Vitamin B3 Derivative Reduces Risk of New Nonmelanoma Skin Cancers

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Oral nicotinamide, a derivative of vitamin B3 (niacin), was effective and safe in reducing the rates of new nonmelanoma skin cancers.
Oral nicotinamide, a derivative of vitamin B3 (niacin), was effective and safe in reducing the rates of new nonmelanoma skin cancers.

Oral nicotinamide, a derivative of vitamin B3 (niacin), was effective and safe in reducing the rates of new nonmelanoma skin cancers, such as basal-cell carcinoma and squamous-cell carcinoma, and actinic keratoses, pre-cancerous patches of rough, scaly skin, in high-risk patients, a study published in The New England Journal of Medicine has shown.

For the double-blind, controlled, phase 3 ONTRAC study, researchers enrolled 386 patients who had had at least 2 nonmelanoma skin cancers in the last 5 years. Participants were randomly assigned 1:1 to receive nicotinamide 500 mg twice daily or placebo for 1 year, and were evaluated by dermatologists every 3 months for 18 months.

Results showed that at 12 months, rate of new nonmelanoma skin cancers was 23% (95% CI, 4 – 48) lower in the nicotinamide group than in the placebo group (P = .02).

Researchers also found a 20% (95% CI, -6 to 39) lower rate of new basal-cell carcinomas and a 30% (95% CI, 0 – 51) lower rate of squamous-cell carcinomas with nicotinamide compared with placebo (P = .12 and .05, respectively).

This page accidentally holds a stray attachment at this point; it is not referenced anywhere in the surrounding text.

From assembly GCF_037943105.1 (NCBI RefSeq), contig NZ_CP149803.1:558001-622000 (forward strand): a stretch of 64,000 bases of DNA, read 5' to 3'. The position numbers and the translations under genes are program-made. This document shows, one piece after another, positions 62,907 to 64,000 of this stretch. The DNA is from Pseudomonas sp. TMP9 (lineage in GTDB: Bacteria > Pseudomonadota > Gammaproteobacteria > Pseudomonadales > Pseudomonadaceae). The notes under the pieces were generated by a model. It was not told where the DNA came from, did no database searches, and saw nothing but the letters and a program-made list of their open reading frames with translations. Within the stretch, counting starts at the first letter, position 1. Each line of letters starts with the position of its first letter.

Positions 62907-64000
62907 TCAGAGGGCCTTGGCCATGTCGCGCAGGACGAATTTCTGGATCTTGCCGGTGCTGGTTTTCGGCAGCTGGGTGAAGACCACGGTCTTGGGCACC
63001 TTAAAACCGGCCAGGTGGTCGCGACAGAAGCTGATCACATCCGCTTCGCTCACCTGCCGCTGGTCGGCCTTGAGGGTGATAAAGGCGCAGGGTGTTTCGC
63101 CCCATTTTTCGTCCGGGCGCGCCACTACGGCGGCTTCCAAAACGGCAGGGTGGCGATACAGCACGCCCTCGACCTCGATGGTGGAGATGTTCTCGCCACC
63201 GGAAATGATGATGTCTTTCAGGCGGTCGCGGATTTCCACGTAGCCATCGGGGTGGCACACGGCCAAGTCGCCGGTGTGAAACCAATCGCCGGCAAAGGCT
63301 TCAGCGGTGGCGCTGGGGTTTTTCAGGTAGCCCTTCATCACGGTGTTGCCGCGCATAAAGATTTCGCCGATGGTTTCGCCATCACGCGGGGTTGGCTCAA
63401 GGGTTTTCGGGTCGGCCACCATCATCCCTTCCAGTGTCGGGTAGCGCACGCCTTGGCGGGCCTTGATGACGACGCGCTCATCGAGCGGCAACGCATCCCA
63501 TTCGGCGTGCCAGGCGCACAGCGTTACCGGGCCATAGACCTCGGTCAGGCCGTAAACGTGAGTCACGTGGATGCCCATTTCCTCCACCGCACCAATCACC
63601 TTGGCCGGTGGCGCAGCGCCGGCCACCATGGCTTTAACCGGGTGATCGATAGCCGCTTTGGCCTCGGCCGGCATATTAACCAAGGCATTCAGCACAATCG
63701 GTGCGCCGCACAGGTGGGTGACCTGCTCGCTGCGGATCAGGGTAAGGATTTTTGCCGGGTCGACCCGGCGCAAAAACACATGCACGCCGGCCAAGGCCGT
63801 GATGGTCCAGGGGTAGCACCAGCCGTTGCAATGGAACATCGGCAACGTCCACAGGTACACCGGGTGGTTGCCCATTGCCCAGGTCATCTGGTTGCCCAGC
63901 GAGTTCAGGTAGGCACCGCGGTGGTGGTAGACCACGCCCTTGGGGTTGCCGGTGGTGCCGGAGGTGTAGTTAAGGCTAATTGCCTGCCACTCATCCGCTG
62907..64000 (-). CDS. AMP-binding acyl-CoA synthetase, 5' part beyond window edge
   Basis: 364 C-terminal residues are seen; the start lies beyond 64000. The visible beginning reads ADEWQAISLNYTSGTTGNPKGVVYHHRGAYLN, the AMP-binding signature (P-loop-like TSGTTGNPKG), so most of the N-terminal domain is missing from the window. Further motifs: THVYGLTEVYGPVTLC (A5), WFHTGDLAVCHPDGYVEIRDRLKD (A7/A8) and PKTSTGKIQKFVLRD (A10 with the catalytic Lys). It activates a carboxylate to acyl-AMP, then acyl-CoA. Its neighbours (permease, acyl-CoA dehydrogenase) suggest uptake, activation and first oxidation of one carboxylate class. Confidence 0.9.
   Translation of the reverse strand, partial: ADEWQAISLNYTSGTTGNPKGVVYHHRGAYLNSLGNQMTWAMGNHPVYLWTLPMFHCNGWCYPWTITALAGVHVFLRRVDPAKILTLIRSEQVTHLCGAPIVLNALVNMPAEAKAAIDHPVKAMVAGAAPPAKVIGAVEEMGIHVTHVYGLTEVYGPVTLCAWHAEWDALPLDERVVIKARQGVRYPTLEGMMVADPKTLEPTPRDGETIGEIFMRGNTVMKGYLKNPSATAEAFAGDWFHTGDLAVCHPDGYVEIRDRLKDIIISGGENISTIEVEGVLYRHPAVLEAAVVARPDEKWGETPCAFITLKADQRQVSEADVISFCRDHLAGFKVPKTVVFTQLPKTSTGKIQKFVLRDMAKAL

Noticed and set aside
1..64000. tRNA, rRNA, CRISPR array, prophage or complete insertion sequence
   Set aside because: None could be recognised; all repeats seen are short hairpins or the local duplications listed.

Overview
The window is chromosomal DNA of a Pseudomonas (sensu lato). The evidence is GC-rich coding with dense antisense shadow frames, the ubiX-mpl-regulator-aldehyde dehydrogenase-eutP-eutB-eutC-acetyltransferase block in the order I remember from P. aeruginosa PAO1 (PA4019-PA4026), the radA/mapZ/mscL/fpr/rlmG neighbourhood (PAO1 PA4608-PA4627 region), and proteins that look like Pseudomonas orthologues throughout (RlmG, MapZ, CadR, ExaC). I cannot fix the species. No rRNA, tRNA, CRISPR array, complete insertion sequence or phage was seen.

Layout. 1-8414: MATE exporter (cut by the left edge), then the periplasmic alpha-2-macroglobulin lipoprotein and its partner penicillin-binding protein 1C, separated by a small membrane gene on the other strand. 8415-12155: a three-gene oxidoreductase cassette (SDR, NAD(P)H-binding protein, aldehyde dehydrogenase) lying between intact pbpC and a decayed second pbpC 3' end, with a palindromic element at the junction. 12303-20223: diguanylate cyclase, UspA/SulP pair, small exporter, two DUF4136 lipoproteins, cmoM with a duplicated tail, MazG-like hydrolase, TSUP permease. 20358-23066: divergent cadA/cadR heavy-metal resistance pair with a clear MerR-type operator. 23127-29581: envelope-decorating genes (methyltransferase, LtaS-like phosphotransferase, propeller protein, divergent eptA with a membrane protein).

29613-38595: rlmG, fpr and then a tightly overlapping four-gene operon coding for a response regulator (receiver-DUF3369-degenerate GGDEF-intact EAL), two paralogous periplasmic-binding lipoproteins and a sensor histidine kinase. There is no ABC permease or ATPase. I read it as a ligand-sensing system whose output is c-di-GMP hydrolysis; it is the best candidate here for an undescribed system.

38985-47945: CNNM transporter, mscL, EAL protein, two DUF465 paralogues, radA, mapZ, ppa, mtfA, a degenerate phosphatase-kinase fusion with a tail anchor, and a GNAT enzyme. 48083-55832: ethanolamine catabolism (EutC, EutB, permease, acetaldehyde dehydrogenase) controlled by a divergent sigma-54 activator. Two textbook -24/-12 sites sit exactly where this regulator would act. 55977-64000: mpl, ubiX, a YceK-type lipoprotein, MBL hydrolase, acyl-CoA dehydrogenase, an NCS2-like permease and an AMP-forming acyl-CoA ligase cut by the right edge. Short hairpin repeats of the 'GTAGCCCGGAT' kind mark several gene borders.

The rate of actinic keratoses was 13% lower at 12 months in the nicotinamide group than the placebo group (P = .001). Of note, the benefit from nicotinamide only lasted as long as nicotinamide was continued.

In terms of safety, researchers observed no significant differences in adverse events between the 2 treatment arms.

“This is the first clear evidence that we can reduce skin cancers using a simple vitamin, together with sensible sun protection,” said lead author Diona Damian, PhD, professor of dermatology at the University of Sydney and Royal Prince Alfred Hospital in Australia.

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“We hope that these findings can be immediately translated into clinical practice. However, people at high risk of skin cancer still need to practice sun safe behavior, use sunscreens and have regular check-ups with their doctor.” Dr. Damian stressed.

Preliminary findings (Abstract 9000) were presented at the 2015 ASCO Annual Meeting in Chicago, IL, in May.

Reference

  1. Chen AC, Martin AJ, Choy B, et al. A phase 3 randomized trial of nicotinamide for skin-cancer chemoprevention. N Engl J Med. 2015; 373(17):1618-1626.

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